Top medical leaders are easily identified by cachet. No effective partnerships are possible without the input of those who have national visibility as a result of clear contributions to disease-state knowledge and current treatment paradigms. However, it is also essential to unearth those most likely to inspire peers. This network expansion is accomplished through careful assessment of strategically targeted professional characteristics at the regional and local levels. With this kind of multilayer cultivation, a thriving network of potential partners is established—each of whom has the ability to become an effective advocate who truly believes in the brand. Engaging potential advocates in this setting begins with defining a shared belief—that the brand fills an unmet patient need. The brand team must demonstrate its commitment to providing a product that unequivocally improves patient lives.
Trust building starts prior to product launch by engaging identified national, regional and local medical partners in a variety of advisory-level activities and touchpoints. These encounters provide an opportunity for cross-fertilization, giving brand teams valuable expert feedback while encouraging potential partners to weigh in on unmet needs as well as future clinical development plans and brand communications.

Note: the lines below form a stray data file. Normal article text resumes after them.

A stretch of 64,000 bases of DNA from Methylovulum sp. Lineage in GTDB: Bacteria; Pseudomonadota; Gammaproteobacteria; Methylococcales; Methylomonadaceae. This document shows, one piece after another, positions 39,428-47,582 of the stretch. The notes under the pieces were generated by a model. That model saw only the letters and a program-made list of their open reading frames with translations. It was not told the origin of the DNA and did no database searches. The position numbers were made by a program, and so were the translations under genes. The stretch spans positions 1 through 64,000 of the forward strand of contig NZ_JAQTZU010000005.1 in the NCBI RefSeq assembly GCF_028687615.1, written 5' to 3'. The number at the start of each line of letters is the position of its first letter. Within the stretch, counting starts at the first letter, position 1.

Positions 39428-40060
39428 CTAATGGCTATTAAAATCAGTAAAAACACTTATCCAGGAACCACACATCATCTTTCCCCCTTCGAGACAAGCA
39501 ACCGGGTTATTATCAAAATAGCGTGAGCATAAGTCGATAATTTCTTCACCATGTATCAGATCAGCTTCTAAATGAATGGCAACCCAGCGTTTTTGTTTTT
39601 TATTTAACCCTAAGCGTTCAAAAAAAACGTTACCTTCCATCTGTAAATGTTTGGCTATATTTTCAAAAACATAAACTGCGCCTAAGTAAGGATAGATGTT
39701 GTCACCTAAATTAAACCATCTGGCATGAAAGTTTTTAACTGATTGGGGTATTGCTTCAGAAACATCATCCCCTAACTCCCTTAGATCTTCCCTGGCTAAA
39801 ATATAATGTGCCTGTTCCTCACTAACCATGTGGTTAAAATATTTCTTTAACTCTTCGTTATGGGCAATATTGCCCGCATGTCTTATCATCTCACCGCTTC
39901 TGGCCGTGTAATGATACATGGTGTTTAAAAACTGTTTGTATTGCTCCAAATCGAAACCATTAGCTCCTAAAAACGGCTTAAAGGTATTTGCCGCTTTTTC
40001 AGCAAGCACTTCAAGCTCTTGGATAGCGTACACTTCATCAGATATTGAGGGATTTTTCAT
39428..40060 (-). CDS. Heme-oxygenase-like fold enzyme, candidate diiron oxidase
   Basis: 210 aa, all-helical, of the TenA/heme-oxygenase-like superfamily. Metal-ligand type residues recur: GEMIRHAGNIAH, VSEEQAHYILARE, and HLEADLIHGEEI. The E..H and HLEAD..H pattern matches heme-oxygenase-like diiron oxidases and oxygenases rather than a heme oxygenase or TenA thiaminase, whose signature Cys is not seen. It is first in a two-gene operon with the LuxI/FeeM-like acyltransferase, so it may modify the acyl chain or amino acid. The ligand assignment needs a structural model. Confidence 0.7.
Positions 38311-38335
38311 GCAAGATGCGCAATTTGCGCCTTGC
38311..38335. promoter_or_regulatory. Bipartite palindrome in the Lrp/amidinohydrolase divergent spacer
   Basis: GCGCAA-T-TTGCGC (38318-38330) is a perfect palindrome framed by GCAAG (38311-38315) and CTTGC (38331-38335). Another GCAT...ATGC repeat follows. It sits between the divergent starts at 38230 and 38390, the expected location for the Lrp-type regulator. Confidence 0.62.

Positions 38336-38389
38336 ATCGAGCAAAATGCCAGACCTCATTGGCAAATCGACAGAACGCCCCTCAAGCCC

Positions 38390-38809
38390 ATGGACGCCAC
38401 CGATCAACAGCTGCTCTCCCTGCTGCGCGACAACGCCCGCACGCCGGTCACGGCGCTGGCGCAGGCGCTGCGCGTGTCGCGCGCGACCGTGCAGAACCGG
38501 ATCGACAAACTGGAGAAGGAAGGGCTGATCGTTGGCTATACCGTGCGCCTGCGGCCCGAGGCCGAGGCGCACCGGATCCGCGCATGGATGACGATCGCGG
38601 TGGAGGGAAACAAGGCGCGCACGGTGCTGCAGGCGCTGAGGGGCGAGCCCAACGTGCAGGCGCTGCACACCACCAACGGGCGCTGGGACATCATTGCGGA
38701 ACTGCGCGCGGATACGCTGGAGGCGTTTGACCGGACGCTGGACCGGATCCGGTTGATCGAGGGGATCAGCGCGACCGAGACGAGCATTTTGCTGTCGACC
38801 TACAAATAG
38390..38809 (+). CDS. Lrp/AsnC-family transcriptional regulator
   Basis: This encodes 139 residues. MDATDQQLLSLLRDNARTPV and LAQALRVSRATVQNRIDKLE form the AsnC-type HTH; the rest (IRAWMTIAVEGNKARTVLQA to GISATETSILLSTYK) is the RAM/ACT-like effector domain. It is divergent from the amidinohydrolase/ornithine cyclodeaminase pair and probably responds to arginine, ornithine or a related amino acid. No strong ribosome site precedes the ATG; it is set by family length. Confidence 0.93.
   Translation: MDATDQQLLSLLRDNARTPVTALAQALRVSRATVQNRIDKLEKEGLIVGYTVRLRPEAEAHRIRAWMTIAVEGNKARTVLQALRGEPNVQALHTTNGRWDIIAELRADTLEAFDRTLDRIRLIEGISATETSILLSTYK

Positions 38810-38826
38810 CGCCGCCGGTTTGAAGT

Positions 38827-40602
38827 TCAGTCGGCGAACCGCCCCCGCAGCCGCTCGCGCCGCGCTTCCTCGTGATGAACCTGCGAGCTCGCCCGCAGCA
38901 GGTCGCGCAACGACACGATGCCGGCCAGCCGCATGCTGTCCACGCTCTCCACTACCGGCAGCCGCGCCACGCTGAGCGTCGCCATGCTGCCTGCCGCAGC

This approach lays the groundwork for industry to establish supportive, collaborative, and committed partnerships within the medical community. This fosters connections not only among advocates who believe in the drug—based on study outcomes and their now collective clinical expertise—but who also want to share their opinions as to why this brand is a highly credible treatment option.
Senior Vice President, Medical Affairs